His wide variety of buildings have been admired for their elegant proportions, precise detail, and structural clarity. Following are a few examples of his architectural point of view.

 

Deutscher Pavillon, Egon Eiermann, 1958 Image via THE-ARQ-M tumblr


Deutscher Pavillon, Egon Eiermann, 1958
Image via THE-ARQ-M tumblr

 

 

Olivetti_Buildings_-_Egon_Eiermann
Olivetti_Buildings_-_Egon_Eiermann

 

 

A staircase detail from an apartment building on Bartningallee 2–4, Wohnhaus, Berlin. Designed by von Egon Eiermann in 1961/1962. / Behance via Tumblr

A staircase detail from an apartment building on Bartningallee 2–4, Wohnhaus, Berlin. Designed by von Egon Eiermann in 1961/1962. / Behance
via Tumblr

 

 

Among the obligatory stops in a visit to Berlin is the Kaiser Wilhelm Memorial Church. Considered a symbol and link between the wartime destruction and the rebirth of the city, it is visited by millions of tourists, even though few remember the name of its architect, Egon Eiermann (1904-70). He was one of the leaders of German modernism who is being rediscovered and celebrated by the Bauhaus. image via http://egoneiermann.tumblr.com/

Among the obligatory stops in a visit to Berlin is the Kaiser Wilhelm Memorial Church. Considered a symbol and link between the wartime destruction and the rebirth of the city, it is visited by millions of tourists, even though few remember the name of its architect, Egon Eiermann (1904-70). He was one of the leaders of German modernism who is being rediscovered and celebrated by the Bauhaus.
image via http://egoneiermann.tumblr.com/

 

                   The Legacy of Chairs

 Egon Eiermann also designed furniture and interiors for some of his buildings.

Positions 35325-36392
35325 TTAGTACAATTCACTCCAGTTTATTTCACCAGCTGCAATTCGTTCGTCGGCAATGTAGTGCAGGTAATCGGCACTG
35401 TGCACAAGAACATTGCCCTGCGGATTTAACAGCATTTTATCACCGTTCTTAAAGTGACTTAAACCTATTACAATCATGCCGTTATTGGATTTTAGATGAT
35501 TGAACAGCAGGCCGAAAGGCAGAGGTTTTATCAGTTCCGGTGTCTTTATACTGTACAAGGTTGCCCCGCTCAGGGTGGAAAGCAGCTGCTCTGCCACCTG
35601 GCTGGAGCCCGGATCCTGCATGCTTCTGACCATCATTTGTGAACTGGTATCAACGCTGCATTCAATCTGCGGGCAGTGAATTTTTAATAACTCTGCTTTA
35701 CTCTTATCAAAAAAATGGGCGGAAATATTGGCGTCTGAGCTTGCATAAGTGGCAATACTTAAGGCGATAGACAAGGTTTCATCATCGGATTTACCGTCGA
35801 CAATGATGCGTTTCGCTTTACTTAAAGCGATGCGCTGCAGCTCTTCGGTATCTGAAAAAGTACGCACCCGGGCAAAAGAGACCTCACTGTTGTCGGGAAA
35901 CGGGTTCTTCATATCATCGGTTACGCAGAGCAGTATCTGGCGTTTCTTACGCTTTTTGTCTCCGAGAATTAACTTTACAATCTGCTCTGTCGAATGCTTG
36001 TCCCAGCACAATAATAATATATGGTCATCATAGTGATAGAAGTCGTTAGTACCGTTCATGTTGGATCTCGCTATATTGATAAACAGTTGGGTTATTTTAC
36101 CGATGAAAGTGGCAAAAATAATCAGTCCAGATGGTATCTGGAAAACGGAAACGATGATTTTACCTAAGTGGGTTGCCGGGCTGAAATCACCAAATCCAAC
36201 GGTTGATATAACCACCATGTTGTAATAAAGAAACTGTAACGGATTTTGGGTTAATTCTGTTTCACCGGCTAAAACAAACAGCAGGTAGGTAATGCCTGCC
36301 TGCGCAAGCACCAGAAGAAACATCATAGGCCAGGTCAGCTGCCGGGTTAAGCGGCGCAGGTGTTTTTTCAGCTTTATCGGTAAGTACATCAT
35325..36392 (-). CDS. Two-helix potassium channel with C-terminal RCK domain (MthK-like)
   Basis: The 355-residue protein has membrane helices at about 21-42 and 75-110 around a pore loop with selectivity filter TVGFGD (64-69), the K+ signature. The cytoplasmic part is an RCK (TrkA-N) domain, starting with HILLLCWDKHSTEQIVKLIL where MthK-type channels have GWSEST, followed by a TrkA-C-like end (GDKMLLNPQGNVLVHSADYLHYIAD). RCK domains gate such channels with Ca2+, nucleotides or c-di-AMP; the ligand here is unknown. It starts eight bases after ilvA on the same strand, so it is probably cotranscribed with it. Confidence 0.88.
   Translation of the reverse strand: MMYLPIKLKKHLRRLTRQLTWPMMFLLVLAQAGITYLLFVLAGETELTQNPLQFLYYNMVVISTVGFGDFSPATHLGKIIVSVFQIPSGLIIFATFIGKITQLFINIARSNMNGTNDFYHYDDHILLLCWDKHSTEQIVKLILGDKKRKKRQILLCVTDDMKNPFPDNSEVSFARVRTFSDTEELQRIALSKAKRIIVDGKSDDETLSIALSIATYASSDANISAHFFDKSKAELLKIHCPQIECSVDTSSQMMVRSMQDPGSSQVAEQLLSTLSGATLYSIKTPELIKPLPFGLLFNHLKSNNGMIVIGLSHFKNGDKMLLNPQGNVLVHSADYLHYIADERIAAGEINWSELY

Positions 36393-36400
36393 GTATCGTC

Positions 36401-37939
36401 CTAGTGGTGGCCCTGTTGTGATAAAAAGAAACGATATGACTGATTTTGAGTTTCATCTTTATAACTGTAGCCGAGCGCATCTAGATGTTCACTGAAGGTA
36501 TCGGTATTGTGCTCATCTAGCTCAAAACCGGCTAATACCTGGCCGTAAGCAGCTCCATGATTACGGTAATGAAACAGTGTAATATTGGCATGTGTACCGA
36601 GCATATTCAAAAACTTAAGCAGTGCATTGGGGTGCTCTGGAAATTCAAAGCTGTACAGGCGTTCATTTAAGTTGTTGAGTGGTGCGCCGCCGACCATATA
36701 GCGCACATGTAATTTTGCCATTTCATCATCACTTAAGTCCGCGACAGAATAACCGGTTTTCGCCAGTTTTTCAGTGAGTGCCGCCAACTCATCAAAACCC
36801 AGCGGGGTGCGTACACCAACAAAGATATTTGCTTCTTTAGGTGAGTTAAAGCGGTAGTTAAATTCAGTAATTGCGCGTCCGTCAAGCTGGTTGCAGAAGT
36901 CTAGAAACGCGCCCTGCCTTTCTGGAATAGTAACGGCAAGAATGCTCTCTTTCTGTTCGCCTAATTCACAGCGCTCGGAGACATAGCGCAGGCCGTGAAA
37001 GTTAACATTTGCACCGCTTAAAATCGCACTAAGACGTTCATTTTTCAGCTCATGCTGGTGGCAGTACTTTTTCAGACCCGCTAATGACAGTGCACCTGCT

Eiermann’s most successful furniture design was the “E 10” basket chair (1954), whose prototype was designed back in 1948 for “Wie wohnen”, an exhibition in Karlsruhe. Equally popular was the “SE 18” folding chair Egon Eiermann designed for Wilde & Spieth in Esslingen.

Egon Eiermann is next to Eileen Gray, Mies van der Rohe, Le Corbusier, Arne Jacobsen, Marcel Breuer one of the most famous Bauhaus architects and designers of the Bauhaus era.

 

korbmoeb.300 dpi_BIG-1

 

1949 Egon Eierman Chair Model SE 42

1949 Egon Eierman Chair Model SE 42

 

 

 obiblanche: Davore`s Egon Eiermann collection. My flatmate Davor thought about to buy 2 nice vintage Eiermann chairs for our kitchen, now he has 30 red/orange and 25 black ones. http://egoneiermann.tumblr.com/


obiblanche: Davore`s Egon Eiermann collection.
My flatmate Davor thought about to buy 2 nice vintage Eiermann chairs for our kitchen, now he has 30 red/orange and 25 black ones.
http://egoneiermann.tumblr.com/

 

 

Egon Eiermann folding chairs via http://tootasinfoot.blogspot.com/2012/01/egon-eiermann.html

Egon Eiermann folding chairs via http://tootasinfoot.blogspot.com/2012/01/egon-eiermann.html